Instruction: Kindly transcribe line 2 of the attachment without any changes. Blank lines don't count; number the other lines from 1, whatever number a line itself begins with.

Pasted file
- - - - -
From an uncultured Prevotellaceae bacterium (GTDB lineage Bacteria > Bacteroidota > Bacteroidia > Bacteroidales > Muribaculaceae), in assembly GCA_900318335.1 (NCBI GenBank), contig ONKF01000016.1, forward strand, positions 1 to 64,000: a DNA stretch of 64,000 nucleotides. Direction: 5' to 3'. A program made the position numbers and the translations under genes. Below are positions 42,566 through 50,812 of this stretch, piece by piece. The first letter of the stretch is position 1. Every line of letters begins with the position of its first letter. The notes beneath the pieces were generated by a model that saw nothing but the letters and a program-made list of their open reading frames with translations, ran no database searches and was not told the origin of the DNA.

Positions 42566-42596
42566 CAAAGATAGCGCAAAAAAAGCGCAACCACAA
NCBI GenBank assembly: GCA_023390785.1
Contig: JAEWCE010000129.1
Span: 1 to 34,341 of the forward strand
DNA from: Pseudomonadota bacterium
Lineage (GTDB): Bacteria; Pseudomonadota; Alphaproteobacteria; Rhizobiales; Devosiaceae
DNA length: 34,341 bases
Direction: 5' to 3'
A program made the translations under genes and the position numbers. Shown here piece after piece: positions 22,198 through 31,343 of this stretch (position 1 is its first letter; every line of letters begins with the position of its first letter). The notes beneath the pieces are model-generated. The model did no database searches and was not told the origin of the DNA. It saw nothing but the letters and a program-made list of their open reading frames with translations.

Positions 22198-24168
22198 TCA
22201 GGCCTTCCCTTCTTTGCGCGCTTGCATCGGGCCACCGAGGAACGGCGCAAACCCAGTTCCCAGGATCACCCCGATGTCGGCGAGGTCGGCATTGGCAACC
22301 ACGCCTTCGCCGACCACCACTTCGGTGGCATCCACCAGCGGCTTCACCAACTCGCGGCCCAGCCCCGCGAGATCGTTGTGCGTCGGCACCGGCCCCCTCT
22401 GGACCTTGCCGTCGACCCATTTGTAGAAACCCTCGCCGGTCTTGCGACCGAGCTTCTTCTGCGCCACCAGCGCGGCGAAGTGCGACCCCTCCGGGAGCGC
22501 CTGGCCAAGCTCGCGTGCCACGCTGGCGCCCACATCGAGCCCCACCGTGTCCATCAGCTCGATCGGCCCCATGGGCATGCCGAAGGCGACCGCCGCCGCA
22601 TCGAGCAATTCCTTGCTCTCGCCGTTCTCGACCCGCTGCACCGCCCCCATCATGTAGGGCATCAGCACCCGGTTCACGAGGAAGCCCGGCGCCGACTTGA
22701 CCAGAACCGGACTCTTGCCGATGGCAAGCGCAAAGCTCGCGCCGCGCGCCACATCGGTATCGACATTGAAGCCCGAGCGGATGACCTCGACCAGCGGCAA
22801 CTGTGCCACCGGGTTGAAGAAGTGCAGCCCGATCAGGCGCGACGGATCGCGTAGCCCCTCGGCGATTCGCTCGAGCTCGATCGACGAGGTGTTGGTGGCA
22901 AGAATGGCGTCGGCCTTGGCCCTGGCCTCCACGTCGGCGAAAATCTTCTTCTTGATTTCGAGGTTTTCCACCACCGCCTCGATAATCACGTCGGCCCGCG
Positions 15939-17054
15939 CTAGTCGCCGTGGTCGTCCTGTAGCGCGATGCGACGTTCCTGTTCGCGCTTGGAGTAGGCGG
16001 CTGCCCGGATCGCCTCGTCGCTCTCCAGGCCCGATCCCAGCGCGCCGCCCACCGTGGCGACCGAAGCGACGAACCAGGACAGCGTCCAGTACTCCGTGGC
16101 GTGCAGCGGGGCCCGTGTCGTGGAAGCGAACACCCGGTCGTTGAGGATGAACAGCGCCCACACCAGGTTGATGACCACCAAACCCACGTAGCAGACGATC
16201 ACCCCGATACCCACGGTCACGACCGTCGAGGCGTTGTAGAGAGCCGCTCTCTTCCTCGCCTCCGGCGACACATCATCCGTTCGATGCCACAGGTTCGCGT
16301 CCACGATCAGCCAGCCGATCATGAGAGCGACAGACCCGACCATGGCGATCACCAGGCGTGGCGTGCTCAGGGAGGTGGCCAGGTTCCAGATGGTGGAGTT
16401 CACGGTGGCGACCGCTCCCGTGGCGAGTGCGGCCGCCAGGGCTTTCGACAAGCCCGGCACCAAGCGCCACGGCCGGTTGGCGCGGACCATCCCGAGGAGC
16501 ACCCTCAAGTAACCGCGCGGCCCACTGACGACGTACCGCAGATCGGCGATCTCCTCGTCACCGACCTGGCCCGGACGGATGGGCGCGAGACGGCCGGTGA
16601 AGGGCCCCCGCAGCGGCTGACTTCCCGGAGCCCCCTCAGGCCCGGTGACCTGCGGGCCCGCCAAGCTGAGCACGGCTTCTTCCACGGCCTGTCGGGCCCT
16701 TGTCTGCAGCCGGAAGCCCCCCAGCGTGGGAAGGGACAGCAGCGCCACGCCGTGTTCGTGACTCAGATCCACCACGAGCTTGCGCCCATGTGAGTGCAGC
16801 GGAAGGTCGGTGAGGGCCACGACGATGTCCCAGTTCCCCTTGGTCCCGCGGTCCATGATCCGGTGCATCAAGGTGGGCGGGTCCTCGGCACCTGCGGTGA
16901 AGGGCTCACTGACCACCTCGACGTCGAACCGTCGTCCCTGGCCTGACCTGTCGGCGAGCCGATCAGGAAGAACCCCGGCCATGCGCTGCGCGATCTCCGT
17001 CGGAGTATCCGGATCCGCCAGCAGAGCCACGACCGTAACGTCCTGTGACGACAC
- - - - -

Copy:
Positions 42566-42596